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Cardiovasc Res. 2007 Jun 1;74(3):480-6. Epub 2007 Feb 21.

Rescue of amitriptyline-intoxicated hearts with nanosized vesicles.

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  • 1Canada Research Chair in Drug Delivery, Faculty of Pharmacy, University of Montreal, C.P. 6128 Succ. Centre-ville, Montreal, QC, Canada H3C 3J7.

Abstract

OBJECTIVE:

Amitriptyline, one of the most prescribed antidepressants, is reported to claim a large number of human lives due to drug overdose related cardiac arrest. Although amitriptyline poisoning has long been recognized as a frequent and serious fatality in the medical field, few efforts have been made to devise methods for treating its toxicity. To address this issue, phospholipid-based nanosized vesicles (spherulites) were employed to reverse the cardiotoxicity induced by amitriptyline in an isolated heart perfusion model.

METHODS:

The ability of spherulites to efficiently take up amitriptyline was first established in vitro in protein free and albumin-containing buffers. Vesicles bearing an internal pH of 3.0 or 7.4 were then infused into amitriptyline pre-intoxicated isolated rat hearts, and changes in coronary perfusion pressure (CPP), the first derivative of left ventricular pressure (dP/dt max) and heart rate were monitored. Control hearts received no vesicles.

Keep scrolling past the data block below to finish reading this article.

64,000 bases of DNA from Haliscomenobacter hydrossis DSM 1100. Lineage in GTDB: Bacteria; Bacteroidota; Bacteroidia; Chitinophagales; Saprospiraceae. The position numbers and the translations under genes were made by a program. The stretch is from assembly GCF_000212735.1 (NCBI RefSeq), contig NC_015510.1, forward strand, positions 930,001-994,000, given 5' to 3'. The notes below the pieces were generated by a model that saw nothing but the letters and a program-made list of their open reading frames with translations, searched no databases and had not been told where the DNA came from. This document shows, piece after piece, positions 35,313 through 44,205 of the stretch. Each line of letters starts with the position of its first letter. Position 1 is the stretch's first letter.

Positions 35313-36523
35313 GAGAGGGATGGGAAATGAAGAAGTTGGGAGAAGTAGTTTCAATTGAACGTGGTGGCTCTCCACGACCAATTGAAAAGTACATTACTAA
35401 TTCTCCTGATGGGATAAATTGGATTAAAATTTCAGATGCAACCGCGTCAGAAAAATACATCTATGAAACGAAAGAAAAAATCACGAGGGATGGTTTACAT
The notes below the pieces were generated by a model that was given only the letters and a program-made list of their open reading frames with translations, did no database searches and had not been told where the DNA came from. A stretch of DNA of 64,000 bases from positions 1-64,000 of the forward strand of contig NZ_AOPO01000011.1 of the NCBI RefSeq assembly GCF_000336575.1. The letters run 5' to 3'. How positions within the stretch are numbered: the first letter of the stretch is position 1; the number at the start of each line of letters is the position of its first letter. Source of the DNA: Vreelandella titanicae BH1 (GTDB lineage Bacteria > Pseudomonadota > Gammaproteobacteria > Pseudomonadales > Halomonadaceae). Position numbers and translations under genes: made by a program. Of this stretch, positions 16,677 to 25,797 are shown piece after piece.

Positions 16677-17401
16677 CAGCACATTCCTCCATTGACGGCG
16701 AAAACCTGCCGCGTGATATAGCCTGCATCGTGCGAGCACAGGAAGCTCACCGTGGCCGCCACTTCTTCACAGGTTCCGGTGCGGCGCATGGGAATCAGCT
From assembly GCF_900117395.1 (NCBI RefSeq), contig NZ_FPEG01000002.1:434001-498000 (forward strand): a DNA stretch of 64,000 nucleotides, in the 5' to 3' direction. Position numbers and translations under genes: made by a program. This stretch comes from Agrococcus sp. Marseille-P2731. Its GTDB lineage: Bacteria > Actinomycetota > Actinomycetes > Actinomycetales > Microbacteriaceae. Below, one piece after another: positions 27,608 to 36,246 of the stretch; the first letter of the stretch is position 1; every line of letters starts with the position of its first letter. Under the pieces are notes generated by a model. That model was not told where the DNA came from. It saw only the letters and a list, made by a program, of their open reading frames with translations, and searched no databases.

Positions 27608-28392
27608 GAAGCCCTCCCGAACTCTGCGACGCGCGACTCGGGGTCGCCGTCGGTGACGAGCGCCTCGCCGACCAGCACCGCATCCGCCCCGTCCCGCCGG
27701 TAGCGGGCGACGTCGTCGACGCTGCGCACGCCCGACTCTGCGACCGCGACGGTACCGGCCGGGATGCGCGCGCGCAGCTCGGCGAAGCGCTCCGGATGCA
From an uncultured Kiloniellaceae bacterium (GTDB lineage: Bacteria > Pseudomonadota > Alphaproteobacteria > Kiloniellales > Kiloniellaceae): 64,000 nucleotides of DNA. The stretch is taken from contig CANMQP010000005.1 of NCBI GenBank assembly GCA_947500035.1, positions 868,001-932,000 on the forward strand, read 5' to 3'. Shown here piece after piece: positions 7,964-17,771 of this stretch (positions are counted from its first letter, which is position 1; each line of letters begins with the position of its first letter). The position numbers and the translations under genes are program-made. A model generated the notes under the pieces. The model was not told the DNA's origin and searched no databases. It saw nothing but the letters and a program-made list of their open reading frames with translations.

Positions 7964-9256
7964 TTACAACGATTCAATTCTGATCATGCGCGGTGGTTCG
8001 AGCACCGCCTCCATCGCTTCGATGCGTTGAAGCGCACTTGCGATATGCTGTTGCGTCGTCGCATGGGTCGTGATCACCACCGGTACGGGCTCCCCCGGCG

RESULTS:

Based on the recoveries in CPP observed, the efficacies of the formulations were ranked as follows: control=pH 7.4-spherulites<pH 3.0-spherulites; whereas the ranking for the recoveries in heart rate was: control<pH 7.4-spherulites<pH 3.0-spherulites. The significantly faster and higher recoveries in pH 3.0- vs. 7.4-spherulite-treated hearts demonstrated the importance of pH-gradient formulation for efficient extraction of tissue-bound amitriptyline.

CONCLUSION:

These data suggest that spherulites have a protective effect against acute cardiovascular failure following intoxication with amitriptyline and possibly other cardiotoxic drugs. It appears that the beneficial effects derived from the formulation infusion involved restoration of both haemodynamic and metabolic oxygen demands on the heart.

PMID:
17359955
[PubMed - indexed for MEDLINE]
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